• Calculation of monthly gratuity accruals for the service period until 1st of February 2020 should be based on employee’s basic salary as of 29th of February 2020, prior to any emergency measures (pay reductions).
  • For employers participating in DEWS scheme and wish to transfer the gratuity amounts accrued prior to 1st of February 2020, the calculation of gratuity shall be based on the basic salary as of 29th of February 2020.
  • Calculation of monthly contributions to DEWS scheme during the emergency measures (until 31st of July, so far) are based on the current basic salary (reduced pay) i.e if an employee is placed in an unpaid leave, he/she will not be entitled to DEWS contributions by the employer.

Remote working and access to workspace

The directive allows employers to use any required tools to monitor employees activity while remote working. However, it sets some obligations for employers to take necessary measures to protect data privacy of the employees.

  • Employers should inform their employees in writing, what data is being collected and services being monitored
  • If employers did not inform their employee (measure already been implemented) of the used measures, the employer is obliged to maintain a record of the collected data and the extent of its use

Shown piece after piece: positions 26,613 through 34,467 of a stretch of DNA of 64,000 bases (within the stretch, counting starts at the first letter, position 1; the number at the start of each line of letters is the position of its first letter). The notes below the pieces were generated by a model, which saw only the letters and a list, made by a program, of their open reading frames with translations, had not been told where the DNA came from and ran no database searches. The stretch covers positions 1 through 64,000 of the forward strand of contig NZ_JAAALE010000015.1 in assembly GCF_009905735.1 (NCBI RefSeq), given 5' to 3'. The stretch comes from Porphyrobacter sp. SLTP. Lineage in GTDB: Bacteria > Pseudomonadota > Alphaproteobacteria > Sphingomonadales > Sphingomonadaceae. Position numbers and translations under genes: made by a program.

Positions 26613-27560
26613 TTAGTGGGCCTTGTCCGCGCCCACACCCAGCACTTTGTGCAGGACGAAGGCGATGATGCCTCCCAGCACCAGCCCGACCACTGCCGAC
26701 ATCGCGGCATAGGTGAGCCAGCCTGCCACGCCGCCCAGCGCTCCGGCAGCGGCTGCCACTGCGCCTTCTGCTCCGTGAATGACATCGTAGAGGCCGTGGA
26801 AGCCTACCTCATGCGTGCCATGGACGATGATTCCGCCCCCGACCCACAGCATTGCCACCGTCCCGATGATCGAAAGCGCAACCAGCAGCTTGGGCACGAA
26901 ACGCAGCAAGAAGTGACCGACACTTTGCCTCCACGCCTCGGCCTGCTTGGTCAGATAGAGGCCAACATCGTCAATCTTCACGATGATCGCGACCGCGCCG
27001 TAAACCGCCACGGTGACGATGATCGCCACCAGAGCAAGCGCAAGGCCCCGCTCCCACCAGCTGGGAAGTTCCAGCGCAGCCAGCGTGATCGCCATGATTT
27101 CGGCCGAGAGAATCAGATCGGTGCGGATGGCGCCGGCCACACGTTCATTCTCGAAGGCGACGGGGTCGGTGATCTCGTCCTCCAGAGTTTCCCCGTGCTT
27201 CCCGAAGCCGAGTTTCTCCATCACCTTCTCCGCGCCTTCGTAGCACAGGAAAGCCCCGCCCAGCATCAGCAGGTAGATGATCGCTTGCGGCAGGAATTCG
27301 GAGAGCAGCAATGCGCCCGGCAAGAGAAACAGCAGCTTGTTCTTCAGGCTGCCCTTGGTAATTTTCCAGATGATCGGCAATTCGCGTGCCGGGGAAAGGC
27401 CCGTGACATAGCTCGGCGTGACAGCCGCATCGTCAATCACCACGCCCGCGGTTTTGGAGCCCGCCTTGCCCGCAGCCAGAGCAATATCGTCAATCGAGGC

Regarding workplace access, the directive gives the employers the right to specify which job roles or functions are deemed necessary to be attending at the workplace. While limiting other functions from access to office facilities. Also, employer have the discretion to follow specific measures in line with General Health Authority in limiting the number or capacity of workplace. Employees who do not comply with such orders, might face immediate termination (for “cause”) i.e forfeiting their right to employee rights.

VISA and work-related benefits

The directive allows employers to delay cancelling their terminated employee’s visas but with certain conditions as follows:

  • Employer should continue to provide basic medical insurance cover until the visa is cancelled.
  • In the case that accommodation was provided as part of employment benefits (retail, hospitality, and services sector), the terminated employee is entitled to stay in the provided accommodation until the visa is cancelled.
  • If an employee is terminated but his/her visa cancellation was delayed, the said employee is not entitled to any standard employment benefits (gratuity or annual leaves etc.) except the two categories mentioned above.

In an effort to ease the impact of job losses due to these emergency measures, employers can (with their employee’s permission) list their terminated or surplus employees on the DIFC available employee portal or communicate the list with the Government Services Office. This list will allow other employers to communicate with the available profiles for possible vacancies.